Put simply: if you are either the sole or joint registered owners on the Certificate of Title then you are legally entitled to change the locks. Be mindful, however, that if the property is under joint tenancy then your ex-partner is able to have them changed back! Things can start to get messy and you need to think about the practical implications and the effect of any arguments in front of children.

  • What about the Mortgage?

    One difficulty at separation can be the upkeep of mortgage repayments. This is particularly difficult if the main income earner has left the matrimonial home and the spouse remaining does not have capacity to continue meeting mortgage repayments by themselves. If a mortgage is in joint names then both parties remain jointly liable for that mortgage until the mortgage is discharged. Commonly, however, the person remaining in the property will become responsible for mortgage repayments as if they were effectively renting the property.

    If the spouse leaving the property continues to make mortgage repayments or contributions towards the mortgage, they may be able to negotiate a higher percentage of the capital gain on the property post separation.

    It is not uncommon for financial institutions to approve a short term suspension/break on all mortgage repayments on grounds of financial hardship and also upon separation. You should approach your bank directly to discuss this option.

  • Keeping Legal Fees to a Minimum

    To keep your legal costs to a minimum, it is always a good idea to talk to
    your spouse generally about what you want to do with your assets. It can help to have that conversation so that you are both clear as to what you are each wanting (for instance one party may be very keen to remain living in the matrimonial home if they can afford to do so).

    Ideally you will also exchange information such as the balance of any sole bank accounts and details of any assets in sole names such as superannuation. It is always a good idea to obtain photocopies or details of this information before separation if possible.

    You should make a list of all of the assets at the date of separation whether they are held in sole or joint names and give an estimate value of each item. It is very helpful to provide this list along with a chronology of critical dates to your solicitor. If you book a meeting with our office then we will give you more information in relation to what you can bring to your appointment to assist to keep your legal fees to a minimum.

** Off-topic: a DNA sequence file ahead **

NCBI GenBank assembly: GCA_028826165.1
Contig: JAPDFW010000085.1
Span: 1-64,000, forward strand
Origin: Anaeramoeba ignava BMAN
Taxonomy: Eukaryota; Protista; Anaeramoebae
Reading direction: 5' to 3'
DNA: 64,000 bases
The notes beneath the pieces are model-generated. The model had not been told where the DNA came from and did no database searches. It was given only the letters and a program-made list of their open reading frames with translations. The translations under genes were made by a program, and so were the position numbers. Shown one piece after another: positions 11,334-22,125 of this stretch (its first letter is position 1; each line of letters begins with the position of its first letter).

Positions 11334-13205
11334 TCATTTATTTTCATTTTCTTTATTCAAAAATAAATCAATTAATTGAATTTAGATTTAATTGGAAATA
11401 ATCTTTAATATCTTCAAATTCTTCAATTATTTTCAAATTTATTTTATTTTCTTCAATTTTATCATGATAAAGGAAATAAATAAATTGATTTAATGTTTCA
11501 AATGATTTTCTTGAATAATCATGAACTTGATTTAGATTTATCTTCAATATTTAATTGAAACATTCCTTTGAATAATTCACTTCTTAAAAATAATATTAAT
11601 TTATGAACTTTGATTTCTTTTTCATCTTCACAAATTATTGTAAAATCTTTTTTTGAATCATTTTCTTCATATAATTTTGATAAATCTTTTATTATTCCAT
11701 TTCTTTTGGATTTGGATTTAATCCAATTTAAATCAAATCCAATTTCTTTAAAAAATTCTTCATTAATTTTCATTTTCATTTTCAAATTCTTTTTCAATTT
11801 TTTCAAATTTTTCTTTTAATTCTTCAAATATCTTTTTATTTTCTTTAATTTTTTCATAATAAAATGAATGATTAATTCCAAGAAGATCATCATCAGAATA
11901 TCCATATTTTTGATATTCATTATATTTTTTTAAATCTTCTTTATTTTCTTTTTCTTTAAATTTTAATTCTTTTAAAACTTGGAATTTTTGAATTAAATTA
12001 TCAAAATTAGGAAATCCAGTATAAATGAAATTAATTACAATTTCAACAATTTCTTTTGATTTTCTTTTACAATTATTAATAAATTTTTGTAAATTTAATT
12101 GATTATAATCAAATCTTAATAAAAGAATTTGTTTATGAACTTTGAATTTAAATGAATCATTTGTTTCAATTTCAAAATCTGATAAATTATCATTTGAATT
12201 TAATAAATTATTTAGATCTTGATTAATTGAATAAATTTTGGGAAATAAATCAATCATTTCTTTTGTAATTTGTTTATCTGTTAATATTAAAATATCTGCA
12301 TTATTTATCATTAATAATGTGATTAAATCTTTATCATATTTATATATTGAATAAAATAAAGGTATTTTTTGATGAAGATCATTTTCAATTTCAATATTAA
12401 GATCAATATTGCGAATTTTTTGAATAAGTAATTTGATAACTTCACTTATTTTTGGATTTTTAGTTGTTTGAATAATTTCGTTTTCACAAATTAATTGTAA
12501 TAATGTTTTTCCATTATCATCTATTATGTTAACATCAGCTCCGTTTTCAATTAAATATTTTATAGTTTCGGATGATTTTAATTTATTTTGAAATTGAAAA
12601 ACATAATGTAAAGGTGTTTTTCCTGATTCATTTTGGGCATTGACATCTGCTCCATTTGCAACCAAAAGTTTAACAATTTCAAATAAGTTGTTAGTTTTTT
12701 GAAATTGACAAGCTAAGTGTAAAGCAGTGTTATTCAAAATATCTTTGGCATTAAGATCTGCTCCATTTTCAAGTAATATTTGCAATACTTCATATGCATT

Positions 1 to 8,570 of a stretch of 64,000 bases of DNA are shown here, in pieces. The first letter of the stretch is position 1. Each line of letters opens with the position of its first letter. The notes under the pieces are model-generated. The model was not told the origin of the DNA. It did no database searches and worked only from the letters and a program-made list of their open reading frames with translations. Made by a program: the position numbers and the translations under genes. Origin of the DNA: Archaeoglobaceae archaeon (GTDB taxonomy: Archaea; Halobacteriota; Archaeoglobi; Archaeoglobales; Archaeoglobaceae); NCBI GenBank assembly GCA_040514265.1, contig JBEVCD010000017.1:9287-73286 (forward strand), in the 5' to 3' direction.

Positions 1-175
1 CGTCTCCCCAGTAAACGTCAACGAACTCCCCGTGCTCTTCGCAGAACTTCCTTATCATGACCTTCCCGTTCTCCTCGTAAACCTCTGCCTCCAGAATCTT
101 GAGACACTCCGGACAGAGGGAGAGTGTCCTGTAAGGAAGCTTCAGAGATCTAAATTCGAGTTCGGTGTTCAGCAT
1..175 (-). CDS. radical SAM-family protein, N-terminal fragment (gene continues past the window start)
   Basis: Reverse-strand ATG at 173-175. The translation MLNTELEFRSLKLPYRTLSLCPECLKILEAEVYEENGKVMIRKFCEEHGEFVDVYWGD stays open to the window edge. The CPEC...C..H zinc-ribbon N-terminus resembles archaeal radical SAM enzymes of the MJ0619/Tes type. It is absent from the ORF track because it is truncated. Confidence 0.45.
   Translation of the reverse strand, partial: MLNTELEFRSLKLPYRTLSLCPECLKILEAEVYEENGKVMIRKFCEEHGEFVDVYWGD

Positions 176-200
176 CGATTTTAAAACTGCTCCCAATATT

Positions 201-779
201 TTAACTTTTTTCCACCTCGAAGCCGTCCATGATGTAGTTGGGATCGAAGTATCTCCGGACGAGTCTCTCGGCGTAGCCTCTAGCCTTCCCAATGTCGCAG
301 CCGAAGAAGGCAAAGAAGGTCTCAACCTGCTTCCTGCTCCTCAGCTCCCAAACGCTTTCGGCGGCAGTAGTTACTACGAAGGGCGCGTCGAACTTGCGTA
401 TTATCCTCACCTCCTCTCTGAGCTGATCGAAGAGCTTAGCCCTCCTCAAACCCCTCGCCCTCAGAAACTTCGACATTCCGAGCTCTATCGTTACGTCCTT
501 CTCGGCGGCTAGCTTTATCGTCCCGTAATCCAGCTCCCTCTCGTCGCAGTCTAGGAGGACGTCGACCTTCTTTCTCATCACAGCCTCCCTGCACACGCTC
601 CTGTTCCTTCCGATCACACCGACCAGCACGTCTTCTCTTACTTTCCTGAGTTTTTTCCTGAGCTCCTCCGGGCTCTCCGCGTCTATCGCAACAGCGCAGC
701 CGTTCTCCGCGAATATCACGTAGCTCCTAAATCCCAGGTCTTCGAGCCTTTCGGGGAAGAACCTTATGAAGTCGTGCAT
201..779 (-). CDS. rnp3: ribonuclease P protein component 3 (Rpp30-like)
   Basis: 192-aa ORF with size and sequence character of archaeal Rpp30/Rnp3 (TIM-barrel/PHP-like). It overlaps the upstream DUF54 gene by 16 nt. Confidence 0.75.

• Do we have to go to Court to resolve our Property Division?


    It is very common for matters to settle without the need to attend Court. Often, when you instruct a Solicitor, they will negotiate with the other party or their solicitor and also exchange relevant documents. It is quite common for proposals to be exchanged. If an agreement is reached then this may be drawn up as a Binding Financial Agreement or by way of Consent Minutes of Order which is registered in the Family Law Courts. The Orders are simply sent by mail to the Court for a Registrar to sign off on and seal (stamp). They have the effect of legally binding Court orders without the need to personally attend Court.

    At The Family Law Project, our preference is always to have your matter settled outside of Court as it is generally less stressful for the parties and also more cost effective for you. If our negotiation is not fruitful then we can discuss other options such as arranging an informal conference with your ex partner and their solicitor using a genuine approach to resolve all matters whilst avoiding Court.

  • What if No Agreement can be reached?

    If no agreement can be reached by negotiation then either party can apply to the Family Law Courts to have the Court assist to make orders about property division.